Monday, July 25, 2011

At least we've got football

Just thought I'd share a note I e-mailed to a friend: "Glad to hear we're gonna have a NFL season after all. Of course, getting to the games could be dicey. After the just-can't-say-yes Republicans drive the country off an economic cliff, our post-debtpocalyptic landscape will be littered with roving "Mad Max" tribes vying for food, water, gas, and football tickets. Worsening matters, there will probably be cannibalistic zombies (mutant Tea Party spawn) to contend with, too. Moreover, with the dollar's extinction, I wonder how many sea shells a Cardinals game will set us back? And we're 6 hours away from the closest Pacific shoreline. Folks in what's left of flyover country could be screwed. But hey, why sweat the small stuff, right? Pro football is on, baby! Cheers."


Talk about the Monday blues. I've been lying in wait, Vietcong-like, for the Media-Blog Complex to leap beyond the pale on the debt ceiling impasse. Talking Points Memo finally "went there" this afternoon, calling the crisis: "Debtpocalypse." This means the made-up word has forded the Rubicon and entered the lexicon along side "carmageddon." Swell. Naturally, this please-please-click-me teaser is paired an equally bombastic story on TPM (cue the WWE Raw voice-over guy): "DEBT DEATHMATCH! Reid And Boehner Introduce Incompatible Plans To Avoid Default." How's that for reducing our latest economic Dunkirk to a punchline -- sung to the tune of R.E.M.'s "It's the End of the World as We Know It (And I Feel Fine)?" But unlike Charlie squatting beside a Mekong Delta trail, I don't have a satchel of Soviet RPG-7s to consummate this rhetorical ambush. All I can do is watch and weep as the politicians potentially drive us over a cliff to the cheering taunts of the media.

Sunday, July 24, 2011

Train wreck in progress?

The New York Times' John Harwood on the debt ceiling impasse: "The toughest legislative negotiations always resemble those old movies in which a terrified and helpless damsel lies bound to the railroad tracks. At the last instant, a hero intervenes to stop the locomotive. It happened with tax reform in the 1980s, deficit reduction in the ’90s, and the health care overhaul last year. Odds remain good that because of the immense pressure for action on all involved, the pattern will repeat itself this week on raising the debt limit and averting a default by the United States government." Unfortunately, as Harwood notes, the margin of error is exceedingly small.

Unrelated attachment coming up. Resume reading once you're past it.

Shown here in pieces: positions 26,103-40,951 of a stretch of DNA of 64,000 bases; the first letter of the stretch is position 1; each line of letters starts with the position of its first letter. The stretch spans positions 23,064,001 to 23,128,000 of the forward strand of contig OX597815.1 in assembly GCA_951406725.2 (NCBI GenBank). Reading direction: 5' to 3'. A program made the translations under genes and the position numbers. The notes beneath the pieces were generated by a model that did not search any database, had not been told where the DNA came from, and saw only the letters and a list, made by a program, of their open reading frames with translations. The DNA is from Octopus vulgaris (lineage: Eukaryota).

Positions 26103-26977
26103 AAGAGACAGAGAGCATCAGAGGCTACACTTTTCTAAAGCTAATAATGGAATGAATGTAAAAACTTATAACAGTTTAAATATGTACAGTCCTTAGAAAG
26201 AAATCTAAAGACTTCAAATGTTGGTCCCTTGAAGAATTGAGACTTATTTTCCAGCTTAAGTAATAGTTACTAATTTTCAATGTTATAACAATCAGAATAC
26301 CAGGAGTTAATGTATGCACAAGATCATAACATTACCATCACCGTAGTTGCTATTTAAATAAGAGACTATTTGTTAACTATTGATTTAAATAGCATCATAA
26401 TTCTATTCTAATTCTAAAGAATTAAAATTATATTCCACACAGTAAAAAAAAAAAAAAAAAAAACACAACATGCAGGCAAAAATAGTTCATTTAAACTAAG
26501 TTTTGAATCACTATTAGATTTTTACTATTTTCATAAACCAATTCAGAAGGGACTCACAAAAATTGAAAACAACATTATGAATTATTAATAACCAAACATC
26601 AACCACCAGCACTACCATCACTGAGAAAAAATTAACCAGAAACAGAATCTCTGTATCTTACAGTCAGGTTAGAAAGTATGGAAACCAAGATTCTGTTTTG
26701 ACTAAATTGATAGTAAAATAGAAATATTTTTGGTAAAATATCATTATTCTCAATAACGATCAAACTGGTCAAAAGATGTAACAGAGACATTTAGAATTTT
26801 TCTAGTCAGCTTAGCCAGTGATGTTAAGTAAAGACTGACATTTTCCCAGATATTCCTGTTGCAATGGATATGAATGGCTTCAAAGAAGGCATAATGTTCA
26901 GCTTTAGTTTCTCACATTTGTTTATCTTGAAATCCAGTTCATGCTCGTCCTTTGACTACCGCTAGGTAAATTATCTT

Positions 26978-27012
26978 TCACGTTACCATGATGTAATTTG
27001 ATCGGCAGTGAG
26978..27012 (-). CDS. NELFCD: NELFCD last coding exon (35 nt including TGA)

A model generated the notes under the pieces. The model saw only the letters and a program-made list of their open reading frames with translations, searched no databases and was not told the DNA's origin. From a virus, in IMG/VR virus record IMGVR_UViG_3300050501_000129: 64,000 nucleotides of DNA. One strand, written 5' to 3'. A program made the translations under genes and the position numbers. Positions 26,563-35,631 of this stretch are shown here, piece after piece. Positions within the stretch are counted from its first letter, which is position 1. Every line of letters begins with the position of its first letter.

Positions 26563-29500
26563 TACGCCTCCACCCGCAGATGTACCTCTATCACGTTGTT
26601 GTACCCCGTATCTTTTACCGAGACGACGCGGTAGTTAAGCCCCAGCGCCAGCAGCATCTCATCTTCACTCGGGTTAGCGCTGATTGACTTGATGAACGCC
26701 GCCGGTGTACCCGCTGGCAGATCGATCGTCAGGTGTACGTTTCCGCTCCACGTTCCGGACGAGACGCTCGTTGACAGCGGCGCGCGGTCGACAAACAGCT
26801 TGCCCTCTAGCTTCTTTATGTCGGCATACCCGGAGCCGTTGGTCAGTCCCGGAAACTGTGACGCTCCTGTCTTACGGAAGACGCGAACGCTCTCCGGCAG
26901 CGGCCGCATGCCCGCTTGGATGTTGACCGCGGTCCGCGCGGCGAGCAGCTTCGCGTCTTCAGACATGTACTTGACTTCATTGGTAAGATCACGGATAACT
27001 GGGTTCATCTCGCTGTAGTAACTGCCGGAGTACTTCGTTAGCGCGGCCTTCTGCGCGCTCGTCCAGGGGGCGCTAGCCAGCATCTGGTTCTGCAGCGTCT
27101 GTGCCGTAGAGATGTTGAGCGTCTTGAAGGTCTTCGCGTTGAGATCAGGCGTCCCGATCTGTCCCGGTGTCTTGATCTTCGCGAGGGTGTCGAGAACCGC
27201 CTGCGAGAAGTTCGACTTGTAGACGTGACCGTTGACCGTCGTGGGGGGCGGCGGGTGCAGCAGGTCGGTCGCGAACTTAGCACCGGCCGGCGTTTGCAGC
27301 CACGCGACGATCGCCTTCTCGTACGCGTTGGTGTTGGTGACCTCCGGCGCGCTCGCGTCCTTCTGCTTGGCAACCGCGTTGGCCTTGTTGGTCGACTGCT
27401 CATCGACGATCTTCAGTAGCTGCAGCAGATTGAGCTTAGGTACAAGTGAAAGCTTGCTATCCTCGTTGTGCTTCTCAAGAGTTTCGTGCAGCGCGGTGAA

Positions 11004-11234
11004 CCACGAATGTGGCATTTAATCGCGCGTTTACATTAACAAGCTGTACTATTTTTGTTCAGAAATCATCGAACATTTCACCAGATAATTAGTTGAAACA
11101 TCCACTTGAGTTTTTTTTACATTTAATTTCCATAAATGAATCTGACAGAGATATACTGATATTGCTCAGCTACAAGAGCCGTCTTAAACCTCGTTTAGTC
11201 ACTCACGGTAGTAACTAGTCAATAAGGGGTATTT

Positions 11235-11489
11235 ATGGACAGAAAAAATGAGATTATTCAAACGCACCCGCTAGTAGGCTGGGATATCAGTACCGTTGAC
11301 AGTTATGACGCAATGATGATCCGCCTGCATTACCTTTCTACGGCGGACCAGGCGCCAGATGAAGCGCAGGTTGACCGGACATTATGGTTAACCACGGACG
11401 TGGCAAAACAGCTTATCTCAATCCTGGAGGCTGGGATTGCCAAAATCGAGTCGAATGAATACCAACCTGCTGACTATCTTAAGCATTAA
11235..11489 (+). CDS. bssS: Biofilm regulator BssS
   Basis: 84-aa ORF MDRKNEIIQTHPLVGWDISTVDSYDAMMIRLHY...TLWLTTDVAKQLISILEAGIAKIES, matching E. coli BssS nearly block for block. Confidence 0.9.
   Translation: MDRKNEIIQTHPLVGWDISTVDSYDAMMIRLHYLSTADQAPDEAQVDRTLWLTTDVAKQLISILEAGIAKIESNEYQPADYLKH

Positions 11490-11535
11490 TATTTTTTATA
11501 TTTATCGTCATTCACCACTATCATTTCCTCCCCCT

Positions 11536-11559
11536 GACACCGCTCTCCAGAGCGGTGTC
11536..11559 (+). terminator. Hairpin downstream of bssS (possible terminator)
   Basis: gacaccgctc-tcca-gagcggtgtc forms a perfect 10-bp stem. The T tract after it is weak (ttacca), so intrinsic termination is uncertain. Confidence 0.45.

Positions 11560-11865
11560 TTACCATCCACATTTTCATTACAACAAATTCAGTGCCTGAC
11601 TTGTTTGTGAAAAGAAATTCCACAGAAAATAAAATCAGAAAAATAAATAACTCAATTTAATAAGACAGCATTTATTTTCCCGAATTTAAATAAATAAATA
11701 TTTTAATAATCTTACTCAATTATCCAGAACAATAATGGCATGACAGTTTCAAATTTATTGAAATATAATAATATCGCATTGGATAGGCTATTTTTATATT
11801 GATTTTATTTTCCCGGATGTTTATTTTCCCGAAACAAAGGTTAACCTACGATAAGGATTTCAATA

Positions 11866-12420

'Sugar Candy'

It's easy to over-romanticize Winston Churchill as the proverbial "great man." But the man had a way with words. As a political organism, the nation seems (again) to be at that darkest moment before the dawn. It is therefore worth remembering Churchill's words before the Canadian Parliament in Ottawa on 30 December 1941: "We have not journeyed across the centuries, across the oceans, across the mountains, across the prairies, because we are made of sugar candy."

A thought for Sunday

"Deep in the human unconscious is a pervasive need for a logical universe that makes sense. But the real universe is always one step beyond logic." (Frank Herbert, author of the Dune novels)

Saturday, July 23, 2011

History as a comic book

In a thoughtful piece, "Race Man" Chauncey DeVega takes Hollywood to task over Captain America: The First Avenger and the mangling of American history.

He says the movie distractingly "applies a heavy whitewashing to World War 2 that is distinguished by a deep commitment and dedication to an insincere multiculturalism and a childish flattening of historical events."

He writes:
"In a Jim Crow military there are black soldiers fully integrated as equals in fictional white Army units without a mention of tension or conflict. There are African Americans as equal partners in the most secret Allied spy programs of World War 2. Black and white folks sit side by side in integrated recruitment centers in New York City. Black and white kids play together in the streets of Brooklyn, a Nathan Glazer ethnic melting pot dream, all the same, united in childhood and rooting for Captain America and the good guys to win The Big One."
DeVega qualifies his critique by noting that he didn't expect (nor wanted) the movie to be a "treatise on the Double V campaign" for African American freedom at home, and victory Nazism abroad. "Rather, my hope is for a film that works with these realities in order to enhance storytelling by adding richness and depth to a project--moves that make a movie more entertaining and not less," he wrote. Playing script doctor, DeVega then supplies a list of smart ideas.

I wholeheartedly agree with DeVega's premise and his ideas. But I'm also not holding my breath. This is navel-gazing, two-dimensional, money-obsessed Hollywood we're talking about. You know, the folks who put the L, C, and D in the phrase "lowest common denominator." One can always hope. Some filmmaker may yet find a way to get the history right, be entertaining and make money. But I wouldn't bet much on an industry that produced Police Academy and then made six - count 'em, six - sequels to it. And yes, the seventh is due out later this year.